CIO Council honors Rep. Davis, Cisco's Chambers
- By Jason Miller, Vanessa Jo Roberts
- Mar 23, 2004
John Chambers and Rep. Tom Davis at Tuesday night's Azimuth awards dinner in Georgetown, Washington, D.C.
The CIO Council tonight honored two IT leaders with seemingly little in common. But as each speaker peeled back the onion, Rep. Tom Davis and Cisco Systems Inc. CEO John Chambers share more traits than one would imagine.
The Council found the Virginia Republican and the native West Virginian to be forward thinking, innovative and leaders, which is why they received the Government and Industry Azimuth Award at a dinner in Washington.
"Tom Davis has provided the vision to help reform the procurement systems, the dedication that is legendary and knowledge that is limitless," said CIO Council vice chair and Transportation Department CIO Dan Matthews. "He leads, listens and solves problems, clearing away the snags to get things done in an expeditious manner."
The Azimuths, handed out each year at an awards dinner during the FOSE trade show in Washington, honor people whose work has benefited government IT.
Karen Evans, the Office of Management and Budget administrator for e-government and IT called Davis an advocate for the federal IT workforce. He has helped fellow lawmakers see the opportunities that the federal e-government efforts can mean in service to the citizen, she said.
Davis, who was clearly moved by the award, called the CIOs the backbone of government.
"This is more than a plaque to hang around the office because of who it comes from," Davis said. "When I came to Congress no one wanted to take this niche and it was a natural fit for me given my background. I was lucky enough to make my mark."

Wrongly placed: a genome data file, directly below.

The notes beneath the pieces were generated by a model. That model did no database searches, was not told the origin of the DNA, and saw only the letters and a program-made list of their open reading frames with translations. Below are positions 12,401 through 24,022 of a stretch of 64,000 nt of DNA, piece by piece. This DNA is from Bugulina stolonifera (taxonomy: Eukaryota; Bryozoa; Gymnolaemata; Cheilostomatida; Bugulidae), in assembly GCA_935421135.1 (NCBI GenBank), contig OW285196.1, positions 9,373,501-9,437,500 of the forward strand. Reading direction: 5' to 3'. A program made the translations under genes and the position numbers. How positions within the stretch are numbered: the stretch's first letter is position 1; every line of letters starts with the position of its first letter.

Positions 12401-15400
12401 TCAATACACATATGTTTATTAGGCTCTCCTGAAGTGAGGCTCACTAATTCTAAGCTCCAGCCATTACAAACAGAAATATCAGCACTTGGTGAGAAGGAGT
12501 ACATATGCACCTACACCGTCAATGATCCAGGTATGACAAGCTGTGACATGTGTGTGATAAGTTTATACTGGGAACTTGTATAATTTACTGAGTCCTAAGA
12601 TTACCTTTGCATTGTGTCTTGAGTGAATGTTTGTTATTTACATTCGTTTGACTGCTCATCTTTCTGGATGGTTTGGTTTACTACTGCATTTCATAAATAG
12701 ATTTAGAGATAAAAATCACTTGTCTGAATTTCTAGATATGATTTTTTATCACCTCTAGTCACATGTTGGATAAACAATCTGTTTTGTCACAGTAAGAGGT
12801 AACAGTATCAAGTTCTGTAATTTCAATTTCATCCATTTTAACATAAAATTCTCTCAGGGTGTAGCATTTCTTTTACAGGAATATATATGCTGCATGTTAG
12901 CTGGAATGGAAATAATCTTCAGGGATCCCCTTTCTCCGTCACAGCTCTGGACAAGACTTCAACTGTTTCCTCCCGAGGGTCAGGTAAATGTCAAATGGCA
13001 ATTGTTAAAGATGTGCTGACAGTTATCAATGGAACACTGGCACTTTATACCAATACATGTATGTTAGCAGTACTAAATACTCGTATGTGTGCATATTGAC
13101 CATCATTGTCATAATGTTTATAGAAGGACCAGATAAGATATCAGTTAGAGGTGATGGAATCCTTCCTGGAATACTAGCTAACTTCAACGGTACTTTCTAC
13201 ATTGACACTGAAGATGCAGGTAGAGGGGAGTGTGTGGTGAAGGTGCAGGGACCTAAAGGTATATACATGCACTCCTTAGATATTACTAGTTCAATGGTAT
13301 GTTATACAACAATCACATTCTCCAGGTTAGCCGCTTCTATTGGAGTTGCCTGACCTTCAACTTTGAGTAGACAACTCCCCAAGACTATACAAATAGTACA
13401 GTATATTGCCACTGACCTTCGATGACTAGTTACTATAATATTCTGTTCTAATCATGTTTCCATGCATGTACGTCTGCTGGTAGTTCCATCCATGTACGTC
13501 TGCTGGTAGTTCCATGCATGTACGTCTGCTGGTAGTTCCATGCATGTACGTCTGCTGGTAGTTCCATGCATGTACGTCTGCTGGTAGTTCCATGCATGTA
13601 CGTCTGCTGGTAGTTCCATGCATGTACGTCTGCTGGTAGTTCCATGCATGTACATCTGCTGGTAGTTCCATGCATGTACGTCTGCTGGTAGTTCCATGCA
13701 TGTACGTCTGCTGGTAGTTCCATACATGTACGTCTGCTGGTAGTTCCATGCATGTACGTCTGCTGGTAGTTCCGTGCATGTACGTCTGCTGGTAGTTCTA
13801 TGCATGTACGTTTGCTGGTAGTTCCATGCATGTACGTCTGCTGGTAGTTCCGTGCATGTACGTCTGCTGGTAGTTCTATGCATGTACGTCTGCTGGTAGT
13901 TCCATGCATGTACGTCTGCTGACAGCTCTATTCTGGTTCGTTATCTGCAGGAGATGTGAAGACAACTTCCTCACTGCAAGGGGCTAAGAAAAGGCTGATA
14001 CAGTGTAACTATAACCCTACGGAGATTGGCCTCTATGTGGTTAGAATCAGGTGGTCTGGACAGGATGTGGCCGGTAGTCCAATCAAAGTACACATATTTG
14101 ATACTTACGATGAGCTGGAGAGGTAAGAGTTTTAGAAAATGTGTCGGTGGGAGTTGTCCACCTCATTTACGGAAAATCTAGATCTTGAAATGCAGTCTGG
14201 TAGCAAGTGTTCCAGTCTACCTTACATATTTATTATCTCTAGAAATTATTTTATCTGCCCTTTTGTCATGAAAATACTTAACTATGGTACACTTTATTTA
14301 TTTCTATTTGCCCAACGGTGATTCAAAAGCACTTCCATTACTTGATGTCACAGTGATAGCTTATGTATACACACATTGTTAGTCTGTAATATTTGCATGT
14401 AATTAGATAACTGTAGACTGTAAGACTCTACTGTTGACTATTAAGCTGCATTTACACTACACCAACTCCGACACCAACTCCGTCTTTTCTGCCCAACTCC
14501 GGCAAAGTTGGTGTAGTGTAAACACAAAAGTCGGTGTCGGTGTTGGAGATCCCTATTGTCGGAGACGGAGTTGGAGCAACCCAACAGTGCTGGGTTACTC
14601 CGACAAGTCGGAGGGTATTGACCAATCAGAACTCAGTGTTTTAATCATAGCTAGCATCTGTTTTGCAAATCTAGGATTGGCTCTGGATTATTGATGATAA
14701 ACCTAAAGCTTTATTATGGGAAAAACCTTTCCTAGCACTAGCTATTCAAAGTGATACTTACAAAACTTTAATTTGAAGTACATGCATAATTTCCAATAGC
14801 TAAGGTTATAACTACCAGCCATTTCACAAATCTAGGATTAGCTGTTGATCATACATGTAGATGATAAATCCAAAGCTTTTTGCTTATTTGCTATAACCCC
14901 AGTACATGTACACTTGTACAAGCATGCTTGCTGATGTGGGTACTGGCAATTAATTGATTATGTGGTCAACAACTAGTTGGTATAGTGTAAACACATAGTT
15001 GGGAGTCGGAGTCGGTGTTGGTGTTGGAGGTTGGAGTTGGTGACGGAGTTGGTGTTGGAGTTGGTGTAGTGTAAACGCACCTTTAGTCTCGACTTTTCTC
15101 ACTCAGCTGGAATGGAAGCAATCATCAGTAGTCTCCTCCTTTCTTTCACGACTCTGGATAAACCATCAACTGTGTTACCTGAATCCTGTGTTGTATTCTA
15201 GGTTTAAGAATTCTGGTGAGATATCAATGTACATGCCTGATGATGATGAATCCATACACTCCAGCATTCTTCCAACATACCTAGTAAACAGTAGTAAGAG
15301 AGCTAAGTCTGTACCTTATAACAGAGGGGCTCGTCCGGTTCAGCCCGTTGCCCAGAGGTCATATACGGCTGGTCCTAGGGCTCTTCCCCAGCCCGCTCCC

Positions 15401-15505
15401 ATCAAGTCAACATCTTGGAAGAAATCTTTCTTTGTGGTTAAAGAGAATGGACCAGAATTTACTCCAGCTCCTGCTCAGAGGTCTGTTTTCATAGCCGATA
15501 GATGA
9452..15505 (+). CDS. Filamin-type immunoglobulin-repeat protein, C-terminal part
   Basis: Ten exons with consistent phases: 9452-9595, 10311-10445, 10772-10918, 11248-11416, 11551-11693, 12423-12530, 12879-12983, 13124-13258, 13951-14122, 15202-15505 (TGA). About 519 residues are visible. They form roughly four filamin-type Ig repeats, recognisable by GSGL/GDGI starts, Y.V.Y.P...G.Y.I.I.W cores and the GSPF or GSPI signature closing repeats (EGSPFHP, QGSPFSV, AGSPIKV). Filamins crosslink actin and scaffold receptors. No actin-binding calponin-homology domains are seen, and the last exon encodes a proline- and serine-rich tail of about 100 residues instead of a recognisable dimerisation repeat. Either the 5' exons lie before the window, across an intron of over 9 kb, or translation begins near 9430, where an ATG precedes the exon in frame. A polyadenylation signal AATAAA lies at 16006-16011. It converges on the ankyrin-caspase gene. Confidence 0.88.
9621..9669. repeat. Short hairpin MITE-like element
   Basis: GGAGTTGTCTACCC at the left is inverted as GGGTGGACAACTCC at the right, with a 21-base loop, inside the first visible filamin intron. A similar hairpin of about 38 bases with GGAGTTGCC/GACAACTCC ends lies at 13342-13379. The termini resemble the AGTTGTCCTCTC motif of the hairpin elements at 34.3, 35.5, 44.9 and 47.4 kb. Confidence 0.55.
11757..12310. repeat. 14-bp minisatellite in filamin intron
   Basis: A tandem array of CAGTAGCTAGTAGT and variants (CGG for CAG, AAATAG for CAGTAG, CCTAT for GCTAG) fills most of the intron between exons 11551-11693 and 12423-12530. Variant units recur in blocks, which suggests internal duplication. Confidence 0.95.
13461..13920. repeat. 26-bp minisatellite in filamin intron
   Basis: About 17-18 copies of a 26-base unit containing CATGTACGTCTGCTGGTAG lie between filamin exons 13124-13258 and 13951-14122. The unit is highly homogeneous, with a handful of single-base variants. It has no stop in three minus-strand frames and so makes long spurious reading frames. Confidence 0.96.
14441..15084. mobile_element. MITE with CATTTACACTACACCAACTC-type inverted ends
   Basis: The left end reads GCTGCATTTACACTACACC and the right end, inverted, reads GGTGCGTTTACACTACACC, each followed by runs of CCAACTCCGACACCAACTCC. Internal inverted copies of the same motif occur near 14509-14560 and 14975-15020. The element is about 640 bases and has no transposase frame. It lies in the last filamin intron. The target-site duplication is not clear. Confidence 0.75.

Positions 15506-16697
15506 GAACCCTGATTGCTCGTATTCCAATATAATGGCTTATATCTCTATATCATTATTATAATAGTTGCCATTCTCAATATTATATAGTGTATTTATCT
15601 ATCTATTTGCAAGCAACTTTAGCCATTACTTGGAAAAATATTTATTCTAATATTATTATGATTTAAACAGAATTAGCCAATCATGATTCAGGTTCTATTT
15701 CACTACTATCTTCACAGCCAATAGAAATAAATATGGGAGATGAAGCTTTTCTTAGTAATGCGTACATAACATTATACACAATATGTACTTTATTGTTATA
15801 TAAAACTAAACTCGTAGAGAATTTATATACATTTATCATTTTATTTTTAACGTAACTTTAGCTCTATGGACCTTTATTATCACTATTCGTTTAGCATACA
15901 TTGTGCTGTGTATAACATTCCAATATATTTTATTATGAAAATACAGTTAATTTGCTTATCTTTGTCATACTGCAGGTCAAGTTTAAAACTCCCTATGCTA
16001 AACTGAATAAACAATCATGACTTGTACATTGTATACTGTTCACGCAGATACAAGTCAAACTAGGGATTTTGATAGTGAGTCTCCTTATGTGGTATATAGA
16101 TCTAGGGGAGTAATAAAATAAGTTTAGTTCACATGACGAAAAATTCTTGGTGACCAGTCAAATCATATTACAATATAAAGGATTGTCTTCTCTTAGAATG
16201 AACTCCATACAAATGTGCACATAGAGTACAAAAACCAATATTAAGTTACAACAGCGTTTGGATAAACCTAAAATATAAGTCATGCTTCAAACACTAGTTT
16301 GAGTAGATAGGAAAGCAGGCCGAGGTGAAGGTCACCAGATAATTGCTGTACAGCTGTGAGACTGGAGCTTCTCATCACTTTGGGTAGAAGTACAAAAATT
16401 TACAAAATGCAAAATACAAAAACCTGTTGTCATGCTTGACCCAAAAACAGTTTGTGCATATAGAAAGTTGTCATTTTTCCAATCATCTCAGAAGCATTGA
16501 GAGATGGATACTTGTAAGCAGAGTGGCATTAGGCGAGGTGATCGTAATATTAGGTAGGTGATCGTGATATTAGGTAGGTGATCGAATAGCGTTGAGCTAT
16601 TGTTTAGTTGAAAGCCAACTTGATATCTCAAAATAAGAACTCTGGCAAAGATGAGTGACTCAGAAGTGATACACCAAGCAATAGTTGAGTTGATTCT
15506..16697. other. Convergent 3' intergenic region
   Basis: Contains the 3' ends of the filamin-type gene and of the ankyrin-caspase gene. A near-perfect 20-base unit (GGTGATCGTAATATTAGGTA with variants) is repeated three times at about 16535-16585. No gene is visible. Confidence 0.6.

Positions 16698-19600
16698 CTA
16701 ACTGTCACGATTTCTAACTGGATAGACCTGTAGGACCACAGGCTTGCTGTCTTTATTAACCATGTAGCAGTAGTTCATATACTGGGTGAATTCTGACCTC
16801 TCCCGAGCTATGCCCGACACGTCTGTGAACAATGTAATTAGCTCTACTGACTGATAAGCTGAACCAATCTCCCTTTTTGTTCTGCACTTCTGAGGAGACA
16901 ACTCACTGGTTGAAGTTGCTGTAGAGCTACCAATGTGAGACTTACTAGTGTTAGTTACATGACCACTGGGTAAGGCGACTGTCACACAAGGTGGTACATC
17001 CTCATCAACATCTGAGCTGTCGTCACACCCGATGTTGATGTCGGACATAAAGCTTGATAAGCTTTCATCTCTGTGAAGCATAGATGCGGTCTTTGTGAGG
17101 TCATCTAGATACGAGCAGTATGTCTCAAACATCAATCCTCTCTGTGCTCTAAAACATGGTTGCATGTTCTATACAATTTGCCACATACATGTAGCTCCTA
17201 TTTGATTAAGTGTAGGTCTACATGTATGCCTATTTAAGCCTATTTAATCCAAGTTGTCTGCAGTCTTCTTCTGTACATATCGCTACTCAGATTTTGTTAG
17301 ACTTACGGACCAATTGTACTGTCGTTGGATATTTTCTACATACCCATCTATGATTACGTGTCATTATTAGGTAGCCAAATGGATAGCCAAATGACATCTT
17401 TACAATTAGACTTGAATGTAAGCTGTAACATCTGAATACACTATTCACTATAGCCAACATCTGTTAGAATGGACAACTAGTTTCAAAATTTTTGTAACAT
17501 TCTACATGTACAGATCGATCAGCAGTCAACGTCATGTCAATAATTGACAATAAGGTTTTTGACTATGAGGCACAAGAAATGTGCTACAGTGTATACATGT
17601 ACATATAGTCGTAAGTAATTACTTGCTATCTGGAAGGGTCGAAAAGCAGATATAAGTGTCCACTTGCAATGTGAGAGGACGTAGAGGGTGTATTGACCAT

Chambers made his mark in the private sector running Cisco since 1995.
Evans said Cisco provided the direction of where the IT industry was going.
"There are leaders who add clarity to confusion and John Chambers is one of them," she said. "He provides strong guidance to a new horizon that is important to all of us."
Chambers credited two ingredients to Cisco's success: staying close to the customer and having them set the technological direction; and creating a culture of family with Cisco's employees.
"We have a challenge in front of us in how each agency implements their goals and the goals of the country," Chambers said. "I encourage us to push forward what technology is capable of doing and changing the way we live, work and play."
This the sixth year the council has awarded the Azimuth awards. Past winners were David J. Barram, former administrator of the General Services Administration; Eric Brewer, co-founder of Inktomi Corp. of Foster City, Calif.; former OMB IT policy chief Daniel Chenok; Milton E. Cooper, former federal sector president of Computer Sciences Corp. of San Diego; Renato DiPentima, senior vice president of consulting and systems integration for SRA International Inc. of Fairfax, Va.; former Treasury Department CIO James Flyzik; former OMB e-government chief Mark Forman; former year 2000 czar John Koskinen; former attorney general Janet Reno; and Dendy Young, chairman of GTSI Corp. of Chantilly, Va.
(Posted 3:21 p.m. March 23 and updated 2:56 a.m. March 24, 2004)